Aristotle’s Doctrine of the Mean states that many things turn out best when practiced with moderation and with balance. Unfortunately this has been over-expanded over time to “All things in moderation,” but most would agree that even a moderate amount of heroin is not likely to turn out well for you in the long term.
Seems like it would be more fun and easier to remember to call this maxim something like “The Principle of Balance & Justification (PB&J–peanut butter & jelly),” so let’s do that.
With our caveats in place, here are some business processes that lead to the best financial results when practiced with moderation and balance. Imagine the middle portion at the top of a bell-shaped curve where you get the best performance on whatever you’re measuring.
- Hiring. Too little: Too late (hurts execution), too fast (hurts quality). Too much: Too early (unnecessary overhead), too slow (losing good candidates)
- Compensation. Too little: under market value (can’t hire A Players), not based on performance (can’t retain A Players). Too much: too far over market value (unnecessary overhead, attracts “terrorists” with the wrong core values).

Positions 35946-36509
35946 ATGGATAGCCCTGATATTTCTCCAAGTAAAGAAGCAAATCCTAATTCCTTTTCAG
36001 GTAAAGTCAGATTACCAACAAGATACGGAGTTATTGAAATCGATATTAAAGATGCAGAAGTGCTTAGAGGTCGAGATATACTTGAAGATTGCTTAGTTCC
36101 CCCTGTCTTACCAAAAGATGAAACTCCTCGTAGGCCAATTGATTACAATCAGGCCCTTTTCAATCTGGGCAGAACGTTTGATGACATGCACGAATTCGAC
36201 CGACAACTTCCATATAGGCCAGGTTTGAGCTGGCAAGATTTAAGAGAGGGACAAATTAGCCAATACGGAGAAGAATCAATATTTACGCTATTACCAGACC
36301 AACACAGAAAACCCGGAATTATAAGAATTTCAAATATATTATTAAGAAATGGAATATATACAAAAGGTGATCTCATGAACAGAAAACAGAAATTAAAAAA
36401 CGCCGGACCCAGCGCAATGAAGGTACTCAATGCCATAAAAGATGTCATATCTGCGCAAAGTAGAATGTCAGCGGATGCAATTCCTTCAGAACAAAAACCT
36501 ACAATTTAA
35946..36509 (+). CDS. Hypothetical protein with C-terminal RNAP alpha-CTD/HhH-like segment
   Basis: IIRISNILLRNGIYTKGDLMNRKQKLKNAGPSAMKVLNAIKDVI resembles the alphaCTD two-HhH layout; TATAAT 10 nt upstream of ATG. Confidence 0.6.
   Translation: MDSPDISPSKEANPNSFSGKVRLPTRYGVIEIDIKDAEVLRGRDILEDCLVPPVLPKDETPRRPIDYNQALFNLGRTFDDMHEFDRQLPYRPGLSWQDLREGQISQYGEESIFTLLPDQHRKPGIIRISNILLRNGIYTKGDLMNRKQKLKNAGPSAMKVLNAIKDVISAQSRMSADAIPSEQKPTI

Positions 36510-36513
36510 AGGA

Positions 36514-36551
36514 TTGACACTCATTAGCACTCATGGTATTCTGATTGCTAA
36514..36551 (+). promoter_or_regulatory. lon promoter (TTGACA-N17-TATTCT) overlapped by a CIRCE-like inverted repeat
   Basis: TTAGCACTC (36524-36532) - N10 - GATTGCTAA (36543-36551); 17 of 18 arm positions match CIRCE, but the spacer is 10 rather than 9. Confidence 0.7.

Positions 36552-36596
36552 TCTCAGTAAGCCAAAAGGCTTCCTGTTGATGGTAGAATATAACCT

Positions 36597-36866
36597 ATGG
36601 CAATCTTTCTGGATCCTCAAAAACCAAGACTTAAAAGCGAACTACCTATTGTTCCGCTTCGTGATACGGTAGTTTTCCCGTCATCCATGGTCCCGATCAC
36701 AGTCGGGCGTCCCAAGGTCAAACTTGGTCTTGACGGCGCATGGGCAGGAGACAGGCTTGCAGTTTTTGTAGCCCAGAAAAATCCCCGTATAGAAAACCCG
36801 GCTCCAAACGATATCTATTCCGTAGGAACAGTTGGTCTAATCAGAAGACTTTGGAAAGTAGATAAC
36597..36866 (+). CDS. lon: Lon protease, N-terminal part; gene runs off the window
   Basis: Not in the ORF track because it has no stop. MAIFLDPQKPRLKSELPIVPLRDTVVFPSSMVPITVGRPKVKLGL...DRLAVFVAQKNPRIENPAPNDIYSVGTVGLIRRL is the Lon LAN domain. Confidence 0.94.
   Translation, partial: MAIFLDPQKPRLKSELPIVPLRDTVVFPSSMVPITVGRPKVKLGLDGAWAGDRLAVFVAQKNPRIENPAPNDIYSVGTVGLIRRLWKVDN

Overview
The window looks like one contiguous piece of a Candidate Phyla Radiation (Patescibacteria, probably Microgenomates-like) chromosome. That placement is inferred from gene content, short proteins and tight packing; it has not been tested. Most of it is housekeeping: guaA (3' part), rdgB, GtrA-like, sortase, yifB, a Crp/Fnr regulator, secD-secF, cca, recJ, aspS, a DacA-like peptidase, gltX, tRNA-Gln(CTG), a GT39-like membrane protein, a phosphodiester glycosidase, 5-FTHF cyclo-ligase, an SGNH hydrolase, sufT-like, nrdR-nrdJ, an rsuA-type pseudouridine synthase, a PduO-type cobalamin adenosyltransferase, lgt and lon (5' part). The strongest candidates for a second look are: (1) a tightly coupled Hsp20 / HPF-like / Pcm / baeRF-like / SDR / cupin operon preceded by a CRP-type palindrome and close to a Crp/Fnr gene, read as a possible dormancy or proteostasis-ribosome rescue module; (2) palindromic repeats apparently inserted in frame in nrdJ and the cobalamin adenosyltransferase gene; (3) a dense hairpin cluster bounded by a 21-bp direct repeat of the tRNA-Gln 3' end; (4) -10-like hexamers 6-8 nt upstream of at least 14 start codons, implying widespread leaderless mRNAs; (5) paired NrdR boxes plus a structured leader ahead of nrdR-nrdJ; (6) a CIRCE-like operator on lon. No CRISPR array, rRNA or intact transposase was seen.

- Management. Too little: lots of ambiguity, lack of focused goals and measures, no clear accountability (what are we doing and who’s accountable?). Too much: over controlling micro-management (why bother thinking for myself? can’t retain A Players).
- Planning. Too little: constant day-to-day firefighting (the urgent crowds out the important actions needed for greater success). Too much: too many long meetings (analysis paralysis, lack of nimble execution in the marketplace).
- Conflict. Too little: conflict avoided due to domineering leader or “egalitarian friends” decision making model (accountability and quality of important decisions suffer). Too much: too little consideration for others and teamwork (overly aggressive win/lose discussions, quality of important decisions suffers)
In these business processes as well as many others, pursuing the moderate and balanced approach yields the best sustainable organizational performance and financial results. When’s the last time you really got to enjoy your PB&J like this?
- Err in the direction of moderation and balance in your business decisions.
- Bracket important decisions with best case/worst case or too little/too much anchors and brainstorming to find the ideal balance and action plan.
- Leaders who are successful over the long term tend to take moderate risks rather than no risk or swinging for the fence.